Thursday, March 24, 2011

This would include Shamrock Shakes...

Yeah - I know. They aren't really milkshakes. Or even good food. But once a week when I commute to USFR, I whiz through a McD drive-through for a Shamrock Shake.

It turns out I'm spending to maximize my happiness like a serious engineer.
A new exciting paper in the forthcoming Journal of Consumer Psychology makes the case that money should buy us happiness, but most people aren't spending it right. On the edge of psychology and economics, Profs. Daniel Gilbert, Elizabeth Dunn and Timothy Wilson lay out eight principles of spending efficiently, including:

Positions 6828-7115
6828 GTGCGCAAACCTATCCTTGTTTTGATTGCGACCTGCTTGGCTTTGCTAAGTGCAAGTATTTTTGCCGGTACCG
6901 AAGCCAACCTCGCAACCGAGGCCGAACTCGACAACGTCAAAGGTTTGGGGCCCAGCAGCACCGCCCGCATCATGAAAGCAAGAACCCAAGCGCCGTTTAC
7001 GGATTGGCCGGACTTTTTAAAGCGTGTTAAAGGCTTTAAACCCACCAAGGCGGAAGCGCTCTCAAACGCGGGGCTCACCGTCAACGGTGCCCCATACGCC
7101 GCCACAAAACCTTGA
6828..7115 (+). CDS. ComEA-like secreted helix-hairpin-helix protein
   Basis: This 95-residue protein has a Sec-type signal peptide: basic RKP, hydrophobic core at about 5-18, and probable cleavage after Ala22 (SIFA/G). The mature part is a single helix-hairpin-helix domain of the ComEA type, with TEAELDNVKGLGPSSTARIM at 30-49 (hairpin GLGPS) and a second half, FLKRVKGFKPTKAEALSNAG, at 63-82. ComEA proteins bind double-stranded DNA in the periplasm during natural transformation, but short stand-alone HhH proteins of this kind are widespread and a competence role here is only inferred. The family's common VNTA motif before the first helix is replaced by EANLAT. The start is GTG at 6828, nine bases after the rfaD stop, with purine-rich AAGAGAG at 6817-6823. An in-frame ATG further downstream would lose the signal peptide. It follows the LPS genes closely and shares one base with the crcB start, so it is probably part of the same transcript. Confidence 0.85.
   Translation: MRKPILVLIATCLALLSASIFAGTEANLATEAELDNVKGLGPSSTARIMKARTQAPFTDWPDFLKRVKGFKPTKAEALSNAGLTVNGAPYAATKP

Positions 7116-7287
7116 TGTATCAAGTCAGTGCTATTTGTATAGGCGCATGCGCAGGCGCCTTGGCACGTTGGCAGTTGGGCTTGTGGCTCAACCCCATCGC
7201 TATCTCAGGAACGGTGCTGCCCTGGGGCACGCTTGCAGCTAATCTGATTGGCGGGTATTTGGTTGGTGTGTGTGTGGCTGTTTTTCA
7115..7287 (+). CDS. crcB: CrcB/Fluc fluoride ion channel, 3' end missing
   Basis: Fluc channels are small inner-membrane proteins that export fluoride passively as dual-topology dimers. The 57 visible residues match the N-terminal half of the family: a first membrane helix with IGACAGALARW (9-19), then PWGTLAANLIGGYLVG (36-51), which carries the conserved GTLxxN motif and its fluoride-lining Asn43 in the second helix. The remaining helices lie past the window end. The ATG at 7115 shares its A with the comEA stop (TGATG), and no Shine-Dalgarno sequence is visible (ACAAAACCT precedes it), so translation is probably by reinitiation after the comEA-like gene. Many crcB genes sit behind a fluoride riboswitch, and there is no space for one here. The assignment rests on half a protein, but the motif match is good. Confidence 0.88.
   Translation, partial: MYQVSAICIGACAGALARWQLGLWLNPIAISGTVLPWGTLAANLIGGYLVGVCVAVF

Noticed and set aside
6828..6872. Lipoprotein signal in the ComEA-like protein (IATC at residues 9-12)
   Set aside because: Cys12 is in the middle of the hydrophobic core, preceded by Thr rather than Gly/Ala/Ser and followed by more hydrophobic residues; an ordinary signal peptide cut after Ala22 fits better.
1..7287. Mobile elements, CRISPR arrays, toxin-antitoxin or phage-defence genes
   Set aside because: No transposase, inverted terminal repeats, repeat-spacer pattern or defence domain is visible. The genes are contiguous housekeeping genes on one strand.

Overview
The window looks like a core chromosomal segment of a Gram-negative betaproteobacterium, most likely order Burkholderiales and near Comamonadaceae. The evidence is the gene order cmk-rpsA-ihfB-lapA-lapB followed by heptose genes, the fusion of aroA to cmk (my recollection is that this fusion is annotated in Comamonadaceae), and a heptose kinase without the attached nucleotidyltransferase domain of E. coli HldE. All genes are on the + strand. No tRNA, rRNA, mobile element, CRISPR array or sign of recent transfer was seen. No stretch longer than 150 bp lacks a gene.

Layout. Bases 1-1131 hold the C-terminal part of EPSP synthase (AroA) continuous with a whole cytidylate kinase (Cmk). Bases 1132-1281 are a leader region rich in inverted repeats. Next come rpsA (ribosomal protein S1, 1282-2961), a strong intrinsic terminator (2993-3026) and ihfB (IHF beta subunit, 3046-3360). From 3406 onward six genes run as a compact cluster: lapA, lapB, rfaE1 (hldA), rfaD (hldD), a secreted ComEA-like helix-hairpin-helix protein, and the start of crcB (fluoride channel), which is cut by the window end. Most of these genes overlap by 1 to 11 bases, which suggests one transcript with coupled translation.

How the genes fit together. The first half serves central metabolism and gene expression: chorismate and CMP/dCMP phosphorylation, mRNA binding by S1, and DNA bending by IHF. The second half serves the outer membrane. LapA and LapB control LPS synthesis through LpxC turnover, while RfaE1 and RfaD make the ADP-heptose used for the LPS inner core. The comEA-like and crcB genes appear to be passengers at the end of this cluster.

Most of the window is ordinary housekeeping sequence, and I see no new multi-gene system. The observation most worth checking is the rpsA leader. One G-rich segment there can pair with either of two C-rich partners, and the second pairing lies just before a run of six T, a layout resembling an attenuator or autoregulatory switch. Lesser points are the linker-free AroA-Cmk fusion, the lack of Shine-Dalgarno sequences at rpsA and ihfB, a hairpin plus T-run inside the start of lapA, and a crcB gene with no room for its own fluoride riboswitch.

1) Buy more experiences and fewer material objects
2) Buy many small things rather than a few large things
3) Avoid extended warranties and outsized insurance plans 

It's easy to nod and say this is all very well, but the older I get the more logical this sounds. At any rate, we are shifting our consumption patterns gradually to "repeatable joys" (our phrase). We seem to have enough stuff.

With the possible exception of just a few new power tools for my new woodshop greenhouse support structure.

Also, never buy the extended warranty.

1 comment:

Anonymous said...

Someone could even write a book on the topic and build business models around the idea. The Experience Economy by David Brooks.

Here is a link to Harvard Business Review